If you're still experiencing balmy autumn days with jumpers tied loosely around your waist and sunglasses on top of your head, you may not have heard about the recent news that sent shock waves through Yorkshire this week just gone. Nope, I'm not talking about the American election (god knows that's been spoken about enough), but the news of snow. Snow.
One thing I've been most excited about since moving up North has been the prospect of a 'proper winter'. How early this winter would occur, I didn't know. Whispers of 'have you seen the weather for Tuesday night?' rippled around work and I excitedly refreshed my weather app ever 20 minutes. There was no doubt about it. Snow, 'double snowflake' on a black cloud snow. For HOURS overnight. We discussed the snow policy. We spoke about what we'd spend our impromptu day off doing. I had visions of reading on the sofa under the window, slowly watching a white carpet rise up the windowsill. It felt like snow. Sharp cold that wraps itself around your knees.
On Wednesday morning I leapt out of bed like a child from a Disney cartoon in the 1950s. I flung the curtains open to... BUGGER ALL. Not a single snowflake. THANKS, MET OFFICE. What a blowing disappointment. I'm still not over it, clearly.
Anyway, snow grief aside, my weekends up in Yorkshire have taken on a very different from compared to when I lived in London. Now we have a bigger flat (for lots less rent!) we've had people up to stay most weekends since the end of August, which has meant the teapot has actually gotten some use and many a pub in the Peaks has been visited by us and our muddy boots.
I just love it. Ten minutes in the car and I'm sat half in half out of the boot, wobbling with a thick socked foot in the air as I try and lace up my Mum's old walking boots. You know what else has happened? I use an OS map to find my way around the hills. I'm pretty much Christopher Columbus, minus the colonial attitude of claiming land that's not mine.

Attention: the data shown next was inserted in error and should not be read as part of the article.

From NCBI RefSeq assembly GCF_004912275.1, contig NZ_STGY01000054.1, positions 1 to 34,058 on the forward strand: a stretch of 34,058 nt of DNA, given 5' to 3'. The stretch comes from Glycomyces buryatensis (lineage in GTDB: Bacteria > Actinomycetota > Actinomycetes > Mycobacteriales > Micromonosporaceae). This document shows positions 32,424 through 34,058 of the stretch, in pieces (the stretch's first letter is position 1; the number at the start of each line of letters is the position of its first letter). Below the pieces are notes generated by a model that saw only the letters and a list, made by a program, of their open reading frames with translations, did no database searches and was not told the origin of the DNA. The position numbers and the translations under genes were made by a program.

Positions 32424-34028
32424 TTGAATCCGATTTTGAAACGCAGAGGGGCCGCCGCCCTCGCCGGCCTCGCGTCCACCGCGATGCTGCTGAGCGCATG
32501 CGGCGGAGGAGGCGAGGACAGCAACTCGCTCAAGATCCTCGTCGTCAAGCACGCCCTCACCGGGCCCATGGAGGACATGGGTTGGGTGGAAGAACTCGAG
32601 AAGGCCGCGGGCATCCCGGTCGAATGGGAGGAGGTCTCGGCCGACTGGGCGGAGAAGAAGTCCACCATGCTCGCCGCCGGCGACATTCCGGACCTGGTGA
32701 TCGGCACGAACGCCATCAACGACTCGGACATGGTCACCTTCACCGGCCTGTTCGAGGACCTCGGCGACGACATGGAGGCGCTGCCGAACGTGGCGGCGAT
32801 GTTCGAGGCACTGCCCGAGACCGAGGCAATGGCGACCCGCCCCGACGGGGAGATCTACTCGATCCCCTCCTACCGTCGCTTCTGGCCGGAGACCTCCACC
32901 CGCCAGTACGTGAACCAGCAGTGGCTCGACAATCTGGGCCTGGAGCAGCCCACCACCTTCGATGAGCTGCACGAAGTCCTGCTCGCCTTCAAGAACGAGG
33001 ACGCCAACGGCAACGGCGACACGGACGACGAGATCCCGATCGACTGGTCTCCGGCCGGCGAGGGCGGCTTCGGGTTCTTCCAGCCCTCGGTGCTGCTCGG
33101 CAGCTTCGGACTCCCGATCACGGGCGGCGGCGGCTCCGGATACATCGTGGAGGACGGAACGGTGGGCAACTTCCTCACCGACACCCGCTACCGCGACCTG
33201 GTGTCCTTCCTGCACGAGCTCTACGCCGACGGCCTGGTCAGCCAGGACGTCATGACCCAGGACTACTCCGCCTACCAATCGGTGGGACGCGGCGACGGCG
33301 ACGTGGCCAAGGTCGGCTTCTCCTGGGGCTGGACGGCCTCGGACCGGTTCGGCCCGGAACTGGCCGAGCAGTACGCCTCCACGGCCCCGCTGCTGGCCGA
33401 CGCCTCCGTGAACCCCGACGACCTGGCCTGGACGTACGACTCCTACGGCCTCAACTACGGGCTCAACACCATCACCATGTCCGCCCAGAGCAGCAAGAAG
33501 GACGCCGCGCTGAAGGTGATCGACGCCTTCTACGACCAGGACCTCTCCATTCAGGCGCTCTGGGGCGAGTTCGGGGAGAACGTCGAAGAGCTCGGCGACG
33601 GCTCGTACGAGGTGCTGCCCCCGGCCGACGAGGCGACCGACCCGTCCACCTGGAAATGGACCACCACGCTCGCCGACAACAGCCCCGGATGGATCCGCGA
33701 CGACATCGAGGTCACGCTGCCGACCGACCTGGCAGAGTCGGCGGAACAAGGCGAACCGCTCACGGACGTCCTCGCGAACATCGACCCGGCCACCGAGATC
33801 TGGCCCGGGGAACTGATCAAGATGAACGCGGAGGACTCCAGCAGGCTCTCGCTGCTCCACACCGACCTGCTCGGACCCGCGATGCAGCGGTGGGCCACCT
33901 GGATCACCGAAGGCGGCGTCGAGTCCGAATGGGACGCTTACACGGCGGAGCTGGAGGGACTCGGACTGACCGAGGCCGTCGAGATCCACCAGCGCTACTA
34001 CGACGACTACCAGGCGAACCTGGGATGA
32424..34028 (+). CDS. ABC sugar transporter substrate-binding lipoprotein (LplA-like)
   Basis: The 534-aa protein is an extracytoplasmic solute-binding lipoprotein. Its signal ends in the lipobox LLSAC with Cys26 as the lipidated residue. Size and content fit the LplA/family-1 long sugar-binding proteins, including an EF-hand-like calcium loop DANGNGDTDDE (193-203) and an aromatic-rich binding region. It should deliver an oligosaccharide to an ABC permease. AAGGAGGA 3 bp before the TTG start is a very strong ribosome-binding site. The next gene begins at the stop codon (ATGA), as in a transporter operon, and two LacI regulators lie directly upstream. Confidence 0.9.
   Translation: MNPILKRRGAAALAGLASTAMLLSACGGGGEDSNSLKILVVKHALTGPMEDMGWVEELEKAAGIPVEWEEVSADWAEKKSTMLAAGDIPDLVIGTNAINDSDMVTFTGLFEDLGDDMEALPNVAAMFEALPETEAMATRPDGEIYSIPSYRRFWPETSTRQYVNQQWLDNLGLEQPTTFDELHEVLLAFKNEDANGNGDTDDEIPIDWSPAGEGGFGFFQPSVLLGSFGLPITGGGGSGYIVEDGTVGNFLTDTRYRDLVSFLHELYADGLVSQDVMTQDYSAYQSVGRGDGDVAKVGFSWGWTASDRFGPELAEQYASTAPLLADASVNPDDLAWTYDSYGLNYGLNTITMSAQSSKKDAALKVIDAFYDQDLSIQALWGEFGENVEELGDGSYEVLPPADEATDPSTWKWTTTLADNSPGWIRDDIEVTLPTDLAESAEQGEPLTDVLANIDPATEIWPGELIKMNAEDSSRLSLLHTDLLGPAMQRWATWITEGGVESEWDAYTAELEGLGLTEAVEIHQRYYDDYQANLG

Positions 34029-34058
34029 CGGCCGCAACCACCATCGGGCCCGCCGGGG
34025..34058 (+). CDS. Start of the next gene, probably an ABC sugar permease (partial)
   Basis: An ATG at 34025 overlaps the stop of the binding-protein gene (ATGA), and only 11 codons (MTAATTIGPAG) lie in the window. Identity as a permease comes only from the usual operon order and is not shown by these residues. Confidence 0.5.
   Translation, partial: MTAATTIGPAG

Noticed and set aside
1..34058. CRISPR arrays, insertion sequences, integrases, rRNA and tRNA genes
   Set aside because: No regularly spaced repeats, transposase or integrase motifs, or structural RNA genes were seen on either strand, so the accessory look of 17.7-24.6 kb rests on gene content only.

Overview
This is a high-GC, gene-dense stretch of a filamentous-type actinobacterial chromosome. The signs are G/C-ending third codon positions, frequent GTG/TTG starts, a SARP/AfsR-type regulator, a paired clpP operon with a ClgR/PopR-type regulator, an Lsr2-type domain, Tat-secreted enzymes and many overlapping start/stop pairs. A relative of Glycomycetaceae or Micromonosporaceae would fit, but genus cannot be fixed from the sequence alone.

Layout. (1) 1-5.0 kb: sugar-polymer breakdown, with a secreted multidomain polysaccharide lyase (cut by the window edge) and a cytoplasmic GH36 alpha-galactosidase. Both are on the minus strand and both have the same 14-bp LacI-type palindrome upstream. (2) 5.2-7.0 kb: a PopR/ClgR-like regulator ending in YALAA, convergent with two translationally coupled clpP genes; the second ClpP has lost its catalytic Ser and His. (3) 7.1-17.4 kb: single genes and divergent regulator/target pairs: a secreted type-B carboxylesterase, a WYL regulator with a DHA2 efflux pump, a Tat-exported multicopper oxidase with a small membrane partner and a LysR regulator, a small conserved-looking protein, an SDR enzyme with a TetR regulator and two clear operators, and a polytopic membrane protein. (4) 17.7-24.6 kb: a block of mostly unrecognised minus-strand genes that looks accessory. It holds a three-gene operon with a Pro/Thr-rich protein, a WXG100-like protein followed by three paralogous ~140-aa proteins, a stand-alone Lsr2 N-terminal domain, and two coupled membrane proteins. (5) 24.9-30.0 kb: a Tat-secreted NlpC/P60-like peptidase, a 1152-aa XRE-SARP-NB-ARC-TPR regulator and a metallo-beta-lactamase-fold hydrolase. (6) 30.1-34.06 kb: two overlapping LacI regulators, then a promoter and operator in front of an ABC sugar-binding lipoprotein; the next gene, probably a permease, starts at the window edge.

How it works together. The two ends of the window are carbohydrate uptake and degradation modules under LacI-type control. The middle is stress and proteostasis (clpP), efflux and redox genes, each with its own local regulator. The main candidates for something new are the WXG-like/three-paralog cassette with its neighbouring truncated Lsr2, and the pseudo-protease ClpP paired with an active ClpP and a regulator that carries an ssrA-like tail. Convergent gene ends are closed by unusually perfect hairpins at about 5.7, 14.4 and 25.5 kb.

Recently, after passing many blackberry bushes and thinking of all the crumble I could be eating, I actually remembered a tub and took it to Lady Bower Reservoir. The reservoir was crucial practice ground in WW2 for the 'Dambusters', who practiced flying planes at extremely low heights and used the dam for target practice. Naturally, it's pretty awesome for stone skimming, which I observed from afar as I'm so rubbish at it I'd probably hit someone stood directly behind me.
The blackbirds hadn't gobbled up all the blackberries and I plucked off the remnants to take home. It's this time of year that you really notice that the earth has a heartbeat of its own. The ferns were a fantastic burning ombre of green, turning into orange and brown. The last fat bumblebees of summer were walking wearily across branches, interspersed with slow, heavy bursts of flight.
After it all, with ruddy cheeks and green moss-stained bums, pulling up outside a pub with a sign saying 'muddy boots and paws welcome' tops off a perfect weekend nicely. I've got the muddy boots, for sure, the muddy paws will have to wait...
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